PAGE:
This summer, NTIA reported initial results from our latest NTIA Internet Use Survey, which showed that Americans were increasingly using a larger and more varied range of devices. But with dozens of topics covered in the survey, there is a lot more we can learn from this data collection, including questions about online activities such as checking email, watching videos and participating in the sharing economy.
Two online activities of particular importance right now are remote work and taking online classes. Our data show that approximately 51 million Americans reported using the Internet to work remotely in 2019, nearly a third of the estimated 160 million Americans who were employed in November. A smaller number, about 43 million Americans, said they used the Internet to take classes or complete job training last year. That represents about 20 percent of Internet users ages 15 or older.
Although our survey was conducted in November 2019, a few months before the outbreak of the coronavirus, the results can be helpful to understanding the extent to which Americans were prepared to work and learn online.
As with many other online activities, there are significant disparities in the prevalence of teleworking via the Internet among particular demographic groups. For example, while 34 percent of White non-Hispanic employees and 38 percent of Asian American employees teleworked in 2019, only 26 percent of African American and 22 percent of Hispanic employees reported doing so. Part of this gap is due to lower rates of Internet use among African American and Hispanic employees, but Internet users in these groups were also less likely to telework (see Figure 1). Even when looking at those Americans who were both employed and using the Internet in some fashion, we still see significant racial disparities in rates of telework, consistent with previous NTIA analysis of online activities.
Gaps in telework were also evident when looking at population density. Thirty-two percent of employed Americans living in urban areas teleworked in 2019, but only 22 percent of their counterparts in rural locales did so. While a small part of this gap is attributable to disparities in Internet use, most of the difference consisted of rural employees who used the Internet but did not work remotely.
Breaking out the employed population by occupation revealed some of the largest variations in telework. Some of these differences are unsurprising. Workers in scientific, legal, and finance fields were the most likely to telework. Over half of all employees in those categories reported that they worked remotely in 2019. At the other end of the spectrum were those who worked in transportation, agriculture, food preparation, manufacturing, and other fields where employees were both less likely to report teleworking and more likely than most to say they did not use the Internet at all (see Figure 2).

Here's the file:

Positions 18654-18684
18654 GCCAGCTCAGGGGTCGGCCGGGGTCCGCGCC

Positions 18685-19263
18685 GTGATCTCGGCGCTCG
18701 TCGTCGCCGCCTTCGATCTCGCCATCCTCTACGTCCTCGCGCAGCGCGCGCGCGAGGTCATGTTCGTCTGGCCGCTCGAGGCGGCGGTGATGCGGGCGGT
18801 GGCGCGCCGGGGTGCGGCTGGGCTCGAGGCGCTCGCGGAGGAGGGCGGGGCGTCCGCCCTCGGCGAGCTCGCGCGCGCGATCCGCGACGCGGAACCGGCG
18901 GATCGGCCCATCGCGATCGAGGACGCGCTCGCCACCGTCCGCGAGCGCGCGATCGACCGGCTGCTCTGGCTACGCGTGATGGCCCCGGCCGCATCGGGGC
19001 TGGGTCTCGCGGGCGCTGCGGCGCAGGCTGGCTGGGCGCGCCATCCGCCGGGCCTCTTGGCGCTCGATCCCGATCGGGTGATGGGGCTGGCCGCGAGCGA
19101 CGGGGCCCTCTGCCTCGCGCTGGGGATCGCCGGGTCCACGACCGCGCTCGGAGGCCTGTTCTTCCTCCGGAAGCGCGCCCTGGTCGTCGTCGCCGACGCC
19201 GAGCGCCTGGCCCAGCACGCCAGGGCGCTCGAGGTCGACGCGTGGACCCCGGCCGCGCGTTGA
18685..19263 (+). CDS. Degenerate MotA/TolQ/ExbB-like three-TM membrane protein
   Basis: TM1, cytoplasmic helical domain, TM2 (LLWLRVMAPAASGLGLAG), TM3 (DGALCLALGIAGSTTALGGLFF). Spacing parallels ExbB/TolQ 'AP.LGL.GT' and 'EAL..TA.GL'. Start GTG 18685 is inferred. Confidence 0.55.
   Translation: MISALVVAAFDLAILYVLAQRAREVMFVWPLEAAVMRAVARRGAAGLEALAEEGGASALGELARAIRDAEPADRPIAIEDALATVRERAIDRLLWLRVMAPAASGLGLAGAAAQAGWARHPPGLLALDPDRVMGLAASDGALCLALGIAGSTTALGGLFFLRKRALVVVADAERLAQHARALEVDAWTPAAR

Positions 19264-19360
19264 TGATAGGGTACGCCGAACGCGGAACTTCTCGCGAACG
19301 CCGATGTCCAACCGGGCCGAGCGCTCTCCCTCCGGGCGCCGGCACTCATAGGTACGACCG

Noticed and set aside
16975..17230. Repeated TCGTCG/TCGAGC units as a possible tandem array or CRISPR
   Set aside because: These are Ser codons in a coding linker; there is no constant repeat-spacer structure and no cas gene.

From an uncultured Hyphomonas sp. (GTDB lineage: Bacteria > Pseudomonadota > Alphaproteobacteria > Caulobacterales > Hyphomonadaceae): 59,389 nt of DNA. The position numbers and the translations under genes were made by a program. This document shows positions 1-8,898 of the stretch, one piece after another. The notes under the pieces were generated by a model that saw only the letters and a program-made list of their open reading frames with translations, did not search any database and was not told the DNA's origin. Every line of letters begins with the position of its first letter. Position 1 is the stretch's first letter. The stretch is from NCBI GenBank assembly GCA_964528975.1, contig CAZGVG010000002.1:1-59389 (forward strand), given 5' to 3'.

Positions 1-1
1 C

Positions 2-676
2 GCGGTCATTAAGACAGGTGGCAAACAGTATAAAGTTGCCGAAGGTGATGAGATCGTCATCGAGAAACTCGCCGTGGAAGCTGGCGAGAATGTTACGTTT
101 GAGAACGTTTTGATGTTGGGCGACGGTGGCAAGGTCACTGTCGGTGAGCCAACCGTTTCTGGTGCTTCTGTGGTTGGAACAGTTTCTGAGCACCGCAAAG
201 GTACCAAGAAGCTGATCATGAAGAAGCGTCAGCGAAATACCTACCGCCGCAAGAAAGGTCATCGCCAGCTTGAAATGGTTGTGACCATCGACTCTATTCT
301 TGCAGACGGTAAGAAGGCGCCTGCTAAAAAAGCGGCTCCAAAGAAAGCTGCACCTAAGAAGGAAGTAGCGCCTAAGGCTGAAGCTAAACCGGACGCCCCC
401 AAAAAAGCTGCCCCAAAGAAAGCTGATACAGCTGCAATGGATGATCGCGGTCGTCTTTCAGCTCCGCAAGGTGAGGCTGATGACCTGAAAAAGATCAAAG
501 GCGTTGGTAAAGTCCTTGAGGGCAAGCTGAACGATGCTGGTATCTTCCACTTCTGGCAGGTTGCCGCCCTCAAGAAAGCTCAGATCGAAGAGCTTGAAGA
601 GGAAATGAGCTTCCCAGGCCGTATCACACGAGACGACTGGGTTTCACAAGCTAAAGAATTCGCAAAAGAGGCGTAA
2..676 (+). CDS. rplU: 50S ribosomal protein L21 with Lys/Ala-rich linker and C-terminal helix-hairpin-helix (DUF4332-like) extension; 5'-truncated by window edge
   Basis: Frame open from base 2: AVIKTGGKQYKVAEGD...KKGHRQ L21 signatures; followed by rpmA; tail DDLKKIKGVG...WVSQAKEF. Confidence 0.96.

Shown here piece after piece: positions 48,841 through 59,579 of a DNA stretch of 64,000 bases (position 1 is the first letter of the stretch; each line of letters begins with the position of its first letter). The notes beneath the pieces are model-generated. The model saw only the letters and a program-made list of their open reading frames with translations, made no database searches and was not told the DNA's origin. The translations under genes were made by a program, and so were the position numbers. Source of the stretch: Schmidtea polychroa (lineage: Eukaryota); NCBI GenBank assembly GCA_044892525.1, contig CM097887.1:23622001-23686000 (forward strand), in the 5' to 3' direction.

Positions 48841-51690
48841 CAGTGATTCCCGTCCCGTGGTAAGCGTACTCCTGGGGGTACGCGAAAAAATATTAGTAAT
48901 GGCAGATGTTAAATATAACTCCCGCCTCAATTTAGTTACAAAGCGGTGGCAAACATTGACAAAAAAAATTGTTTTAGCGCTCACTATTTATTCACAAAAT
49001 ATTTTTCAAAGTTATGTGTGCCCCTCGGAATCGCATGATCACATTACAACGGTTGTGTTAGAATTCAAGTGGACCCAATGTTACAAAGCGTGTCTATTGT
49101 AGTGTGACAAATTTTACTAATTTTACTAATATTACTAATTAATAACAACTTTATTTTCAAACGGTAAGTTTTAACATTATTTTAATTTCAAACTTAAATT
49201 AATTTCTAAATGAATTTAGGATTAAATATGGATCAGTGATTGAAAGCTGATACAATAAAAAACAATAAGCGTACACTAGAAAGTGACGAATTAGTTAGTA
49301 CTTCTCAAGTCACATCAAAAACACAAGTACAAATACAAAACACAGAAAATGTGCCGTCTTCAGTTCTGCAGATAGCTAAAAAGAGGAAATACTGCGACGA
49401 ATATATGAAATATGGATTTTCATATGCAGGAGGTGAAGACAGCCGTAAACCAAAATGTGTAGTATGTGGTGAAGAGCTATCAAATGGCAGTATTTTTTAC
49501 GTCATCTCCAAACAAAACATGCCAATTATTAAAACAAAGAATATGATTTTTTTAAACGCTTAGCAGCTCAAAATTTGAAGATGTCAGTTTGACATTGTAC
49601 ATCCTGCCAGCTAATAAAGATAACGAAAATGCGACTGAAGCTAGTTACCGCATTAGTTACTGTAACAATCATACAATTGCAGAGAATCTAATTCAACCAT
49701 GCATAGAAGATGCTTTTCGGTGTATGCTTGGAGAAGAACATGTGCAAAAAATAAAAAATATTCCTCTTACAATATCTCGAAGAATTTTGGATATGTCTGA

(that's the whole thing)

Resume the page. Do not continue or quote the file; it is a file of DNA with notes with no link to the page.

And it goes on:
Taking Online Classes
NTIA first asked about Internet users taking online classes in 2001. At that time, only 4 percent of Internet users ages 15 and older said they took classes or training online. Although that number stands at 20 percent as of 2019, there are some significant demographic differences in the rate at which Internet users take courses online.
We previously detailed the substantial demographic gaps in Internet use, but among those Americans who already had an Internet connection, there was little difference across racial or ethnic groups in the likelihood of taking online classes. However, there was a substantial gap based on educational attainment. While 27 percent of Internet-using college graduates and 22 percent of those with some college credit took online classes in 2019, only 10 percent of those with only a high school diploma and 14 percent of those lacking a high school diploma reported doing so.
Moreover, participation in online classes or job training varied substantially with age. Relatively young Internet users were significantly more likely to take online classes than their older counterparts. For example, 30 percent of Internet users between the ages of 15 and 24 reported taking online classes or job training in 2019, compared with just 6 percent of those 65 and older (see Figure 3).
Fifty-three percent of Internet-using college students said they participated in online classes or job training in 2019. This was especially common among part-time students who used the Internet, 60 percent of whom took online classes, compared with 50 percent of their full-time counterparts. In addition, 88 percent of all college students were Internet users, which is a significantly higher adoption rate than the country overall.
NTIA will continue to analyze results from out November 2019 survey to better understand today’s connectivity challenges and how digital inclusion can help improve our nation’s resiliency. We also plan to continue to track metrics on remote work and learning in our next survey to gauge the impact of COVID-19 on these activities.
NTIA has been exploring the state of Internet use in America for over 25 years. Sign up for the Data Central mailing list to be notified as we continue our policy research in this area.